Yahoo's new CISO Alex Stamos is wasting no time shoring up the company's weak security. His first moves have been encryption-focused, but that's just for starters. Hiring Stamos "was a great move," said SilverSky CTO Andrew Jaquith. "He's got serious street cred ... . Assuming he gets the funding and authority he needs, Yahoo should be able to make some serious strides."
Yahoo has announced a new effort to upgrade its security, in the wake of a torrent of breaches and hacker attacks over recent months.
Yahoo's plans include encryption of data in motion, enabling HTTPS encryption, and implementing the latest in security best practices, said Chief Information Security Officer Alex Stamos, who took over the job in March.
A series of attacks that began last October resulted in Yahoo's servers being taken offsite for several days in December, forcing CEO Marissa Mayer to make a public apology. In early January, security firm Fox-IT reported Yahoo was serving malvertisements, and on Jan. 30, Yahoo reported a coordinated effort to gain unauthorized access to Yahoo Mail accounts using data from a third-party database.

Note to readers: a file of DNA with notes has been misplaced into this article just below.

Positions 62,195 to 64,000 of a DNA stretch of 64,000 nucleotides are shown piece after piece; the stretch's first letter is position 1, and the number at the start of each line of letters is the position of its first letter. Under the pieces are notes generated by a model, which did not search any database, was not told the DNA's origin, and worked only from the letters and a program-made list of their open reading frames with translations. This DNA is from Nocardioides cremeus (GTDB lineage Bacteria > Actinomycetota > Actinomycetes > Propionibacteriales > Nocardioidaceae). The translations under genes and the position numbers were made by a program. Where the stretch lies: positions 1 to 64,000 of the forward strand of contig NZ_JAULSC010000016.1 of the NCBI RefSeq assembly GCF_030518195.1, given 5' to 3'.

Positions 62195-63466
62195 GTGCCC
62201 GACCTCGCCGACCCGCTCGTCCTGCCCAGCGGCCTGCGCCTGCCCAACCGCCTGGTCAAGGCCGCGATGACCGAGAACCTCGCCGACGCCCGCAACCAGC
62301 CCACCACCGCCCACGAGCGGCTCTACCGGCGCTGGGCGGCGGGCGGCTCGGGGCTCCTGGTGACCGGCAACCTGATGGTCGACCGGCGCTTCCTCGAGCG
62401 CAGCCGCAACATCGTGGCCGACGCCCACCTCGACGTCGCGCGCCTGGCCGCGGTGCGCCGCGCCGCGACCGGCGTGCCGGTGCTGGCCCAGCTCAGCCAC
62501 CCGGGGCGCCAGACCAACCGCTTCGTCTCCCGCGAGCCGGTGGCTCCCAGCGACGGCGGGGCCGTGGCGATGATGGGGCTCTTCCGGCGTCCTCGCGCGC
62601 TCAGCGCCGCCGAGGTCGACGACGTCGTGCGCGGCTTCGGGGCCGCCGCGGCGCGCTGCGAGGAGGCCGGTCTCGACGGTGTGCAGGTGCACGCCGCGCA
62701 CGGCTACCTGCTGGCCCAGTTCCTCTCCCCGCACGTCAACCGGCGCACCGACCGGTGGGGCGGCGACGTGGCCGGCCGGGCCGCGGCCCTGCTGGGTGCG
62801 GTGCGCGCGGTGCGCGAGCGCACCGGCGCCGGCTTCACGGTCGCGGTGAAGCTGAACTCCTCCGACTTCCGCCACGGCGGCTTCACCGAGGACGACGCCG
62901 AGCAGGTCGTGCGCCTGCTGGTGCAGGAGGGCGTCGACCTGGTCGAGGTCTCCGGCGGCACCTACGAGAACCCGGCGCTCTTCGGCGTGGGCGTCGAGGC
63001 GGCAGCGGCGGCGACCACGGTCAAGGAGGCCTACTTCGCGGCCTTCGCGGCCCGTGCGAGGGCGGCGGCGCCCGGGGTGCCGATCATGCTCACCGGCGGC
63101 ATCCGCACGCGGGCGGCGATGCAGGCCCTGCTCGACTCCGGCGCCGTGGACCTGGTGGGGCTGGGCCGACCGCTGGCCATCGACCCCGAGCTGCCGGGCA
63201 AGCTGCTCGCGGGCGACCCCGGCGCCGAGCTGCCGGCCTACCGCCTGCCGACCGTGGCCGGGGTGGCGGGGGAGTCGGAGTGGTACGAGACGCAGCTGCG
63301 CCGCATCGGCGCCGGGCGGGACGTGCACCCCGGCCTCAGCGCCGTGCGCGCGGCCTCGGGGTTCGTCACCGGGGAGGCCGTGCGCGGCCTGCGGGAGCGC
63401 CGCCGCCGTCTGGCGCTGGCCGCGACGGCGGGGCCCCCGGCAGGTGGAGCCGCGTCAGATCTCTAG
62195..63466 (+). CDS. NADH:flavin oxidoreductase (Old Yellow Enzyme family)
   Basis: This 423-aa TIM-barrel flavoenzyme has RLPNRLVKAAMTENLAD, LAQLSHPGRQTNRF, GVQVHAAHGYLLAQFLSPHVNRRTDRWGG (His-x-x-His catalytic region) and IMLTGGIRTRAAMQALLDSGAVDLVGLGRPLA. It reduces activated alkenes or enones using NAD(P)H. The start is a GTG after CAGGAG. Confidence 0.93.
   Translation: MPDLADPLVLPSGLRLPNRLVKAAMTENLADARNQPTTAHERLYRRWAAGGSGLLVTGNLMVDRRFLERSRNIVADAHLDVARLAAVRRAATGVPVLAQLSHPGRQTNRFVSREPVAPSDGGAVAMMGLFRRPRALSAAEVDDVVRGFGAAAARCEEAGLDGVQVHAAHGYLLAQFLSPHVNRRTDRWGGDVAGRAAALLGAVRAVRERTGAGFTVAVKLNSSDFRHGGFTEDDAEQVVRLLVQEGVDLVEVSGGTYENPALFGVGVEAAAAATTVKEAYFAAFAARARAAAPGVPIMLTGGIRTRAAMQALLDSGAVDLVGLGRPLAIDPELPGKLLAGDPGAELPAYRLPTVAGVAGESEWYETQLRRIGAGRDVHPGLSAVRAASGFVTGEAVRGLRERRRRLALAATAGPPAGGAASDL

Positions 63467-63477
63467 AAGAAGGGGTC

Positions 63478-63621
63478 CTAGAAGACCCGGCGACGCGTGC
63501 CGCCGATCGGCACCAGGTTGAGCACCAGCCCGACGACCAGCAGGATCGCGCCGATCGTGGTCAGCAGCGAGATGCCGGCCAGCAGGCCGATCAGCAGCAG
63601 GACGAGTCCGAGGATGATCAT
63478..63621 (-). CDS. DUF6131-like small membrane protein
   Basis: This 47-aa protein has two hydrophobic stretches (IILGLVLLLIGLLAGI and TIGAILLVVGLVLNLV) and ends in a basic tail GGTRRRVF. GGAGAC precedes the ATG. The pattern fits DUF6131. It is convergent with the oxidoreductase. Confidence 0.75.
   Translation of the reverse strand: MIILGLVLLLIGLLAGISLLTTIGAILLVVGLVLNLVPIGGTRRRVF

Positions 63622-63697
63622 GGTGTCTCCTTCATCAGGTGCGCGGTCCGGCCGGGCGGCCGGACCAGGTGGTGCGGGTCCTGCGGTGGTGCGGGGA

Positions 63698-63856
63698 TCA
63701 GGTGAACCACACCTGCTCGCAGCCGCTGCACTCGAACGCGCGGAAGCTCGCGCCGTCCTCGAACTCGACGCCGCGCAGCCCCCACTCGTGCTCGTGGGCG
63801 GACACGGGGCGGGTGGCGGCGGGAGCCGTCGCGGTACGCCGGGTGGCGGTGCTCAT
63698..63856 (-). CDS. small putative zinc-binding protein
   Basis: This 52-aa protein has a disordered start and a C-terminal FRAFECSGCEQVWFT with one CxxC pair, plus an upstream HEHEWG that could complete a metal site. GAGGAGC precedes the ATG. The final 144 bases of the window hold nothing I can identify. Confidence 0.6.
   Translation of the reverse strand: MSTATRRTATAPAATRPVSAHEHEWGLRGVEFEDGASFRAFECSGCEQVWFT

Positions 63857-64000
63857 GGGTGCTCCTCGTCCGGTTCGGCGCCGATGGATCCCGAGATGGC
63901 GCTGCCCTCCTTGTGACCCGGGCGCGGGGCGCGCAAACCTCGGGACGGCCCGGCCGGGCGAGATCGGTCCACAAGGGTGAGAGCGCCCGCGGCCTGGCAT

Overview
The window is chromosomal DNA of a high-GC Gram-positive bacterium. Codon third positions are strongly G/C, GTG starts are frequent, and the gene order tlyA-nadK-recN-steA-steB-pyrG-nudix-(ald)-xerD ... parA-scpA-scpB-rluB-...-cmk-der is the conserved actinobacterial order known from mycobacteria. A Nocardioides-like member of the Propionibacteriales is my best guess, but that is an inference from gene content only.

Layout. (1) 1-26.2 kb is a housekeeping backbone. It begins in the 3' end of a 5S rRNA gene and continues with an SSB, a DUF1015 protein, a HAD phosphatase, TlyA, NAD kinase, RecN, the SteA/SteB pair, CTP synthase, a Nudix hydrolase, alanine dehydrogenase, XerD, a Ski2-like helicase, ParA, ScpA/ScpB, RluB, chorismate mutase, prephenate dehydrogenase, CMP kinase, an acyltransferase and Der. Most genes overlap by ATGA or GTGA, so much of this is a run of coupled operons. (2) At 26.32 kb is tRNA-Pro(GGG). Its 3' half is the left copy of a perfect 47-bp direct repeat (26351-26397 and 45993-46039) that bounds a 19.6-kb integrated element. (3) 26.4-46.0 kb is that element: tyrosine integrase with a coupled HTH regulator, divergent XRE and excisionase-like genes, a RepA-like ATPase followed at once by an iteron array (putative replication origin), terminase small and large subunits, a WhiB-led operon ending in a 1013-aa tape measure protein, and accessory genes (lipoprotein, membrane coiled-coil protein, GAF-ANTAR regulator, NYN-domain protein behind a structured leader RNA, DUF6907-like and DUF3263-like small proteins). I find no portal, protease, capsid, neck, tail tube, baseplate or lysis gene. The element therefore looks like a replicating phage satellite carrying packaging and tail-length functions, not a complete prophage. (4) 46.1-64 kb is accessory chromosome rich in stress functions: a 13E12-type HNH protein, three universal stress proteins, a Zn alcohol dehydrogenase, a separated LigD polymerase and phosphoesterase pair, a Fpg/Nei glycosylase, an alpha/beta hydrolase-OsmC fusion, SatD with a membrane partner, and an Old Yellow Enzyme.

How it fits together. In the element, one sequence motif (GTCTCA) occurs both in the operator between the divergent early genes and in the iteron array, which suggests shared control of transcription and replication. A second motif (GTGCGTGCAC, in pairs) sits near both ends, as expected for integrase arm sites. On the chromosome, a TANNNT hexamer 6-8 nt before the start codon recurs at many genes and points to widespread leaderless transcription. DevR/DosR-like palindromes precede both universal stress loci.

Users posted a laundry list of complaints about Yahoo's service on Is It Down Right Now?going back to March 4. Some threatened to leave the service for Gmail.
"The fact that [Yahoo] have had issues suggests they need to up their game," remarked Andrew Jaquith, chief technology officer at SilverSky.
Yahoo "should have done this earlier," Sorin Mustaca, IT security expert at Avira, told TechNewsWorld, "but they were tackling other problems -- losing users, revenue issues, losing market share -- so security, as a nonfunctional requirement, was left to the end."